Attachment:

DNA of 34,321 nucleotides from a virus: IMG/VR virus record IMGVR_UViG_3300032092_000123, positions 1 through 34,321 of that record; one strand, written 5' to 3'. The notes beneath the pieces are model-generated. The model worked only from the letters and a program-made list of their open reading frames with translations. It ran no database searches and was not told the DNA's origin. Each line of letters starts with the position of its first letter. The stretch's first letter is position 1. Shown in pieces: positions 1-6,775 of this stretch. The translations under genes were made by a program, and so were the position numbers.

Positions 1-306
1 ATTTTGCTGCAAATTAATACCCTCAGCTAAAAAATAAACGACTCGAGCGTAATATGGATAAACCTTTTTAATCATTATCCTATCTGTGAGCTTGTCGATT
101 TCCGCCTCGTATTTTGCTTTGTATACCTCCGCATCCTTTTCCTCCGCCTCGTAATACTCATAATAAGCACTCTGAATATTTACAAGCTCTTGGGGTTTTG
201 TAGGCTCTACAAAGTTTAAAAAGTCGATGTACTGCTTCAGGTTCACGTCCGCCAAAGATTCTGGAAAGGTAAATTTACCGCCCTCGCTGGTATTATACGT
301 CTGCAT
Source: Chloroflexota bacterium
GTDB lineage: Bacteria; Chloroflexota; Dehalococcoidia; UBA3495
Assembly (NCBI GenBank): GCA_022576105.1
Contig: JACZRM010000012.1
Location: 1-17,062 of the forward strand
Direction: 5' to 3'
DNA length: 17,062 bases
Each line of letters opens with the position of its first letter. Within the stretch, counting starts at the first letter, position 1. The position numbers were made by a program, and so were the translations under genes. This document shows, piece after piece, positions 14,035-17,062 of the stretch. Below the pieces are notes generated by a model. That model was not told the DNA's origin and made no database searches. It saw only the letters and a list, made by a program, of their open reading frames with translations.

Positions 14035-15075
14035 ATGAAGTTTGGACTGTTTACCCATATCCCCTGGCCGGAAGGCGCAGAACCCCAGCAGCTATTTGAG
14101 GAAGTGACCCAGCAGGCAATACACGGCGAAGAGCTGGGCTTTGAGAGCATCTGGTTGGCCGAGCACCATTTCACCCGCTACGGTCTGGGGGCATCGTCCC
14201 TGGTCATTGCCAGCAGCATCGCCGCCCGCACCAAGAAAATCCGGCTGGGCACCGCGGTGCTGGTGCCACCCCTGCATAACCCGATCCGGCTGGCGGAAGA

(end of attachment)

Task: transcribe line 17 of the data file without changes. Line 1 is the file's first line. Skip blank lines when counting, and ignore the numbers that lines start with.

14101 GAAGTGACCCAGCAGGCAATACACGGCGAAGAGCTGGGCTTTGAGAGCATCTGGTTGGCCGAGCACCATTTCACCCGCTACGGTCTGGGGGCATCGTCCC